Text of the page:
Earlier this year, a Mexican think tank released a report which found that five of the 10 most violent cities in the world are in Mexico, and 45 of the 50 most violent cities are in Central or South America (scroll down here for the list).
Today, I’ll be heading to Fort Bliss, a post I’m privileged to visit four or five times each year, to lecture on issues relating to Afghanistan. It’s always weird landing at El Paso International Airport, as the plane flies low over the Mexican border, giving us window-seat passengers a clear view of the slums of Ciudad Juárez, the second most violent city on earth, according to the list. When I talk to long-time El Paso/Fort Bliss residents or those who had been stationed at Fort Bliss in years past, many talk about the fun times, great restaurants, and excellent shopping they enjoyed in Juárez. Today, however, the city is strictly no-go.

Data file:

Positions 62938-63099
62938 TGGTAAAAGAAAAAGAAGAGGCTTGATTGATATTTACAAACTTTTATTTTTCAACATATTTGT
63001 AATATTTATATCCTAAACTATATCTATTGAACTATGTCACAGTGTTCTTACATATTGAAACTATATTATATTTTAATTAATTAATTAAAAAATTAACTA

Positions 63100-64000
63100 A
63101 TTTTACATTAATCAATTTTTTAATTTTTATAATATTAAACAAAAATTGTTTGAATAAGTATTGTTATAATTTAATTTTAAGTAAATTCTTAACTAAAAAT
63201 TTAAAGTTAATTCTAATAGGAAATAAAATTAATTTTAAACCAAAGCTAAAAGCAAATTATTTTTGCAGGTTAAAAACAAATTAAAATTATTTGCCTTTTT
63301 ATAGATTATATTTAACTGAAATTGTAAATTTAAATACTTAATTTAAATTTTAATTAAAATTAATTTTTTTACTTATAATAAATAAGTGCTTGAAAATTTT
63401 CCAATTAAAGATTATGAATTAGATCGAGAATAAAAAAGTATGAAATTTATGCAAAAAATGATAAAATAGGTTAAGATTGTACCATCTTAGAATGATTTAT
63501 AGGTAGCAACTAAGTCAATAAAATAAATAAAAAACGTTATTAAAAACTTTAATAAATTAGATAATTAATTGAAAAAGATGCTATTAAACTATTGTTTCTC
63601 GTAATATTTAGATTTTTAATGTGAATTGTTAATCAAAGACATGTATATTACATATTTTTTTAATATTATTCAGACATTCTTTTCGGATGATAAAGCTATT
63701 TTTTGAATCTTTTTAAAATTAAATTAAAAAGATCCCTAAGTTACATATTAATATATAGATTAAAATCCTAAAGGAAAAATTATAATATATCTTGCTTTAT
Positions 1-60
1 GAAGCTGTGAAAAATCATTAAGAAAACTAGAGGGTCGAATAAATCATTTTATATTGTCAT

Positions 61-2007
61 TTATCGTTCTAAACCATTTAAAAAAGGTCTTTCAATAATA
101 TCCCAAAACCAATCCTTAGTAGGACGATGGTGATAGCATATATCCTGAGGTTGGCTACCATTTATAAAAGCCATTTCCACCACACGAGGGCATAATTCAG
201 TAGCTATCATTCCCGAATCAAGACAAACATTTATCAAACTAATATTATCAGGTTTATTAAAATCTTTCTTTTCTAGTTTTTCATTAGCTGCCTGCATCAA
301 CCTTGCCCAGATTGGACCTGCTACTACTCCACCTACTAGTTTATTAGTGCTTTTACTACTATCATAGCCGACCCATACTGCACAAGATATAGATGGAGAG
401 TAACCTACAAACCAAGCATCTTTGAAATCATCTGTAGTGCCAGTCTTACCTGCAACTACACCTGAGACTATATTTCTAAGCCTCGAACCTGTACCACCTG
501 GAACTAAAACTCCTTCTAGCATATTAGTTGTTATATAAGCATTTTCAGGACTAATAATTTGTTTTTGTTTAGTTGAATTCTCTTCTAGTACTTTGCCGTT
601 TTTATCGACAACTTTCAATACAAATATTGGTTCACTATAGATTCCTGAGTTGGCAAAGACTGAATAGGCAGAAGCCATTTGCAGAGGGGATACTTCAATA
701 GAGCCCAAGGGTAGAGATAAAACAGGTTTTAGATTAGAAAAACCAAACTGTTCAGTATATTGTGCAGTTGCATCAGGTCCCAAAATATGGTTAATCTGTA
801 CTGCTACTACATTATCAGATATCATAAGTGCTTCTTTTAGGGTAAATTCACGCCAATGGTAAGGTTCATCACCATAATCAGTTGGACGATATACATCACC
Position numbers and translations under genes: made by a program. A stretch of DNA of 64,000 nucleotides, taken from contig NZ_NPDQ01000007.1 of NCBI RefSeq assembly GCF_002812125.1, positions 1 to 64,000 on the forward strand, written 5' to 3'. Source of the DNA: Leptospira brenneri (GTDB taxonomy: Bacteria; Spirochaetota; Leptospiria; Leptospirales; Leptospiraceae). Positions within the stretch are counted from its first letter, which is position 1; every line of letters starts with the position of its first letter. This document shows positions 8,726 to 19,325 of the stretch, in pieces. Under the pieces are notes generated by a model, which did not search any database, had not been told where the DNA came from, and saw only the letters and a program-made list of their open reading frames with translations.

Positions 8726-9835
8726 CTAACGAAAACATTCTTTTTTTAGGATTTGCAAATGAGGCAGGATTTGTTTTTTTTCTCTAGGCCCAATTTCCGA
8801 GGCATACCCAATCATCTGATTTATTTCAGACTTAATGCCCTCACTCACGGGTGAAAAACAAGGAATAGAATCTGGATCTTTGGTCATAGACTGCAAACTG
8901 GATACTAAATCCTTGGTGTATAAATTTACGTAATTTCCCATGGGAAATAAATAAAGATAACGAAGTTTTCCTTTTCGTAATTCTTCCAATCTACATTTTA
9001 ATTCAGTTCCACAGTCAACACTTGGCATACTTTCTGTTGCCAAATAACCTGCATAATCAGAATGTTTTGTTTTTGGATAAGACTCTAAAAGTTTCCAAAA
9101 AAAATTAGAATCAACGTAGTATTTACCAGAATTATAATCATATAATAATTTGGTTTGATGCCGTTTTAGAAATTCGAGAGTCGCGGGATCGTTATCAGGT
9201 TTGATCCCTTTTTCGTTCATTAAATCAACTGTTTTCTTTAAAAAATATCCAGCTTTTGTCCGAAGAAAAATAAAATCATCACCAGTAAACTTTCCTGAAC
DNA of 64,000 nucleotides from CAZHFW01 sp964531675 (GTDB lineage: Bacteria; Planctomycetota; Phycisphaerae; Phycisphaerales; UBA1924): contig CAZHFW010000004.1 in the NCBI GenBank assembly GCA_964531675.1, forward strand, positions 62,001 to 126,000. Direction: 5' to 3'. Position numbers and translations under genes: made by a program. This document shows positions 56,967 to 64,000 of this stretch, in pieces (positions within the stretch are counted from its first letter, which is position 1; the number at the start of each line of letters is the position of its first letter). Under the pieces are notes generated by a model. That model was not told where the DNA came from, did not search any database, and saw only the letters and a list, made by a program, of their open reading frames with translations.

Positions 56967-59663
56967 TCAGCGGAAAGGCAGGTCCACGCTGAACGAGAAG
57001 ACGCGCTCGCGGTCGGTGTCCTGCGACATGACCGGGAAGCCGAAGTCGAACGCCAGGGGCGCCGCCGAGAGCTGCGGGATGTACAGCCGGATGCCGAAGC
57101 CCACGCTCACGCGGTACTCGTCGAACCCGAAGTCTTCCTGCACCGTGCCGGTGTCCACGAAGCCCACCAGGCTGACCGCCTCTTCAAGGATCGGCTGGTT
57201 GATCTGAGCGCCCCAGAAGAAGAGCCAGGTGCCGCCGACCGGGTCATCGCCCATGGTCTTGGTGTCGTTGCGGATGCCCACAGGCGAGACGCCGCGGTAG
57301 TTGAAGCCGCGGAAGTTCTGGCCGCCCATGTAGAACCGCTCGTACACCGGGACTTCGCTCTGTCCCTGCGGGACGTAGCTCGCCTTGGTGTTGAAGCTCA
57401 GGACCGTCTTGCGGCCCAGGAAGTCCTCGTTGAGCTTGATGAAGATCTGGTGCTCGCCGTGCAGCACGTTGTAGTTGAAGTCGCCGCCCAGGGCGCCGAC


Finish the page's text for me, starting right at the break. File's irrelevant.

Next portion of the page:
The problem, of course, is the rise of drug cartels in Mexico. While Los Zetas may not be the dominant group in Juárez, they are one of the most infamous in Mexico. As the civilian murder rate in Mexico exceeds, according to some accounts, that of Afghanistan, the U.S. position has largely been to ignore the problem and hope it goes away. Alas, cancers left untreated spread.